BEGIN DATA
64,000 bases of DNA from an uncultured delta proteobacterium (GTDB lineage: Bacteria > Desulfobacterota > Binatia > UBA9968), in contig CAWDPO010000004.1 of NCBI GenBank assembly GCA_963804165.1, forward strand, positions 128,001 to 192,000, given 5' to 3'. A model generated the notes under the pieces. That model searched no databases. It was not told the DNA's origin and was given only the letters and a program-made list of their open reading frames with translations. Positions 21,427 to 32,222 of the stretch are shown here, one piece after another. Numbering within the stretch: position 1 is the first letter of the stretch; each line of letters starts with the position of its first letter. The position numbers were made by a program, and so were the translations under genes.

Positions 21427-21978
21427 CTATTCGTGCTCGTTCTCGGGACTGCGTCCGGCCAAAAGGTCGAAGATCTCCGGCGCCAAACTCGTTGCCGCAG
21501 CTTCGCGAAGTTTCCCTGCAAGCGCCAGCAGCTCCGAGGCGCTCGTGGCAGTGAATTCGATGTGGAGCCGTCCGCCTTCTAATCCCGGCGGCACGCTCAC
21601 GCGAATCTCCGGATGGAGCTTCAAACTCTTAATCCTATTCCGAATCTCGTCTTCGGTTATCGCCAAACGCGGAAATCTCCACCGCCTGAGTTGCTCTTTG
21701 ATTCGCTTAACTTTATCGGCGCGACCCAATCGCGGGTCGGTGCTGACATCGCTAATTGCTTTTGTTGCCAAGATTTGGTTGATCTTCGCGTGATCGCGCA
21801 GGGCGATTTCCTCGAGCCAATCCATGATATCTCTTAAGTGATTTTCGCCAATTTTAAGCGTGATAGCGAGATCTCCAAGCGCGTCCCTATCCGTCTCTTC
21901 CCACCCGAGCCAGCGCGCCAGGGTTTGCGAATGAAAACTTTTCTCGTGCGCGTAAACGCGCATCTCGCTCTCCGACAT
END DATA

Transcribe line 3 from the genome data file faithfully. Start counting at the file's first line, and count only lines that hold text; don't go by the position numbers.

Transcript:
21427 CTATTCGTGCTCGTTCTCGGGACTGCGTCCGGCCAAAAGGTCGAAGATCTCCGGCGCCAAACTCGTTGCCGCAG